Recent NewsThree Flippered Turtle Released Into The Wild
Friday, February 07, 2014
After over a year of recuperating at the Bermuda, Aquarium, Museum & Zoo [BAMZ] after losing a flipper, a green sea turtle was released into the wild recently, dropped off about five miles east of Bermuda.
Bermuda TV series gets the green light
Friday, January 31, 2014
A new television series showcasing Bermuda’s precious marine life has been given the green light.
Morning walk about at the Bermuda Aquarium Museum and Zoo
Thursday, January 16, 2014
Lemurs are primates found only on the African island of Madagascar and some tiny neighboring islands. Because of its geographic isolation, Madagascar is home to many amazing animals found nowhere else on the Earth.
Service with a smile gets Peg ‘seal of approval’
Wednesday, January 15, 2014
The best waitresses serve breakfast with a smile, no matter what, or who, they are serving.
Zoological Society receives a boost from the family of a man who worked there for 40 years
Saturday, January 11, 2014
Bermuda Zoological Society have been given a $2,000 boost thanks to the generosity of the family of the late Wakefield and Mildred Trott.
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All the latest updates and news from the Bermuda Aquarium, Museum, and Zoo, one of Bermuda's leading visitor attractions!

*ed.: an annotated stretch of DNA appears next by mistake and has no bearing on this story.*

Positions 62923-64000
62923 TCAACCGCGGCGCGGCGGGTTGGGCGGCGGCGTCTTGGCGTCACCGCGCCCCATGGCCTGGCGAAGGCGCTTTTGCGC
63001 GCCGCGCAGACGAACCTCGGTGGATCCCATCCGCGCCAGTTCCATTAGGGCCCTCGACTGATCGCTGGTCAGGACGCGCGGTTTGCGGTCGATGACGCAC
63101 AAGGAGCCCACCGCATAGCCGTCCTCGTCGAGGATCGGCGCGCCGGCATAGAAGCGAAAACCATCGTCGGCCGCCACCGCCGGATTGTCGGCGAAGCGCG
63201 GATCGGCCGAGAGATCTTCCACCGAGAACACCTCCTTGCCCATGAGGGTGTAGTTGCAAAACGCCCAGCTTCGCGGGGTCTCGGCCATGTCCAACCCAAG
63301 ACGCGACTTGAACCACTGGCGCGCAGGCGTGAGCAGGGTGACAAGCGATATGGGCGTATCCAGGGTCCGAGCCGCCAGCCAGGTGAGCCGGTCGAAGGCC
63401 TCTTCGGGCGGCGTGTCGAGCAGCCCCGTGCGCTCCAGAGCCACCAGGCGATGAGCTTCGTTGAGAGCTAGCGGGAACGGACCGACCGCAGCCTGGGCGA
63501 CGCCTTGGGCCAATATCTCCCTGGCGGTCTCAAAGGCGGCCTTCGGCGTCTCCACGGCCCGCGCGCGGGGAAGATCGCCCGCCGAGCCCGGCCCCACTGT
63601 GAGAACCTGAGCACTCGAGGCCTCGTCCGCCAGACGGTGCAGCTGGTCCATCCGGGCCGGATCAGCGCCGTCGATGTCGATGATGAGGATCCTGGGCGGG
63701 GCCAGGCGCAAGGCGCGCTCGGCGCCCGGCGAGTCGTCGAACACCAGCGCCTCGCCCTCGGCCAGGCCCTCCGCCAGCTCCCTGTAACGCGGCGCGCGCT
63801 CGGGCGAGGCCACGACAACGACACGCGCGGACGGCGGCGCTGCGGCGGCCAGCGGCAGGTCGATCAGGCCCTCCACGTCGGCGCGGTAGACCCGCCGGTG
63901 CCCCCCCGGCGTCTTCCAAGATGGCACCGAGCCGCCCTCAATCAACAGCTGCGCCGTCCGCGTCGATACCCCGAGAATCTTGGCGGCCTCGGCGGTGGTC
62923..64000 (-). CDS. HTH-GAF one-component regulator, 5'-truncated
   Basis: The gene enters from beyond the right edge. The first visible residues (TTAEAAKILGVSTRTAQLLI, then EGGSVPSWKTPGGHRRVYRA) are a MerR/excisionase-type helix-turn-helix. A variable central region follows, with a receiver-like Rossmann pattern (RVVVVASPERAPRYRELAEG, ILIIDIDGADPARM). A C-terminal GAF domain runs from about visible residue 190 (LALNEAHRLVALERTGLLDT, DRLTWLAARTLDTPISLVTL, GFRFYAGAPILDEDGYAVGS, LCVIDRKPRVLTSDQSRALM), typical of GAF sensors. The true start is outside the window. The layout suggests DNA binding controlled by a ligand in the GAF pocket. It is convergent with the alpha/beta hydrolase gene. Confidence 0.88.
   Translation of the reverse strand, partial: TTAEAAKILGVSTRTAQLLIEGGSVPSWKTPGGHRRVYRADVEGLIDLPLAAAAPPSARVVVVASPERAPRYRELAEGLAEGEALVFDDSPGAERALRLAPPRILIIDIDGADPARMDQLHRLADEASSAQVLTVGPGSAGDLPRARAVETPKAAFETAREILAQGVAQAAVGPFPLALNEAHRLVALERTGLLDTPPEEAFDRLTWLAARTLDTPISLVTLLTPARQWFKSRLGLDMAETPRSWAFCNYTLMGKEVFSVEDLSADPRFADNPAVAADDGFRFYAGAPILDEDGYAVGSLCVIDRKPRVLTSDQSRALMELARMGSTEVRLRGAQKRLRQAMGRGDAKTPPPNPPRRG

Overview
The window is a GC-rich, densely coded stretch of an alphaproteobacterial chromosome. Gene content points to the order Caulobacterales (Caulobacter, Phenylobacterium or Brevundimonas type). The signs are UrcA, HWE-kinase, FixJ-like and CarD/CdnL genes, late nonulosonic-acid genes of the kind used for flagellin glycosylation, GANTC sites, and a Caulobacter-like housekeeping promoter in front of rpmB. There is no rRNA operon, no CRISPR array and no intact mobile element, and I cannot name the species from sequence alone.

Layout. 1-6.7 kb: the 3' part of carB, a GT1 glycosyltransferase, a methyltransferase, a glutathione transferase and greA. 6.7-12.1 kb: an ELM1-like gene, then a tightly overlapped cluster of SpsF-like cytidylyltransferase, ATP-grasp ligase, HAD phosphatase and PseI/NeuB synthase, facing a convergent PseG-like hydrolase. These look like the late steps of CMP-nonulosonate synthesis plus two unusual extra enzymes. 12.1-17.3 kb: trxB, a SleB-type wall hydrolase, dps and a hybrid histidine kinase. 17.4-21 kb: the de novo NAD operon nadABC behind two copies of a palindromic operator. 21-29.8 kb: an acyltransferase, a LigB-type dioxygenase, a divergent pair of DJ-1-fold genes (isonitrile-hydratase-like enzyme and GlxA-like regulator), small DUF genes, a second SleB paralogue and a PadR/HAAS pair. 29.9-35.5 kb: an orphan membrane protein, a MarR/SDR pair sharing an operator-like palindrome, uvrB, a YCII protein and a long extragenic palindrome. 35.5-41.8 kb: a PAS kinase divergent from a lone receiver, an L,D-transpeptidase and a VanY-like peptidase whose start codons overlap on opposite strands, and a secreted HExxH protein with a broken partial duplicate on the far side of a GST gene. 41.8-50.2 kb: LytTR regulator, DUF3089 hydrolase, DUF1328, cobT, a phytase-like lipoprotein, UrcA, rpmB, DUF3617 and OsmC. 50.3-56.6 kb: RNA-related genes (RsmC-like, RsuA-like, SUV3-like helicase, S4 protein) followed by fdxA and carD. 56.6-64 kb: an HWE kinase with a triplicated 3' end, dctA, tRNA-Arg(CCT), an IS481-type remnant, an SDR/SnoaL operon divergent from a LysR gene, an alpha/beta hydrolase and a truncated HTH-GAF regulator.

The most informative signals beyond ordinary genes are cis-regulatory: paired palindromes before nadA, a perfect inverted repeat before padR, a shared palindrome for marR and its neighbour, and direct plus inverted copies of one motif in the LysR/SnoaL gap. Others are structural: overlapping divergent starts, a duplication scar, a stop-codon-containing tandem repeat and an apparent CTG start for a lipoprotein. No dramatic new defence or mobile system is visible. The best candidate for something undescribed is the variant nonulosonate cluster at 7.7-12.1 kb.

By Sarah Laran, Sub-editor/Writer
Wednesday, September 04, 2013 9:25 AM
The inaugural Reef Watch citizen science research and awareness drive on Saturday has so far so far raised some $15k.
The money will go towards the continued conservation and research of Bermuda’s economically critical reef systems.
Survey: Volunteers saw lots of parrot fish but hardly
any groupers and snappers. *Photo Chris Burville.
The inaugural event organized by the Bermuda Zoological Society attracted some 100 participants — in 20 boats. Chief scientist Thaddeus Murdoch told
the Bermuda Sun: “We were thrilled to see so many people sign up for the first year was great.
“We have not been through all the data yet but so far we have seen that coral bleaching is a factor which we expected because it has been a very hot summer for the reefs of Bermuda. As part of the fish surveys done on the day, we also saw there were lots of parrot fish but not a lot of predatory fish like groupers and snappers which is a big shame.”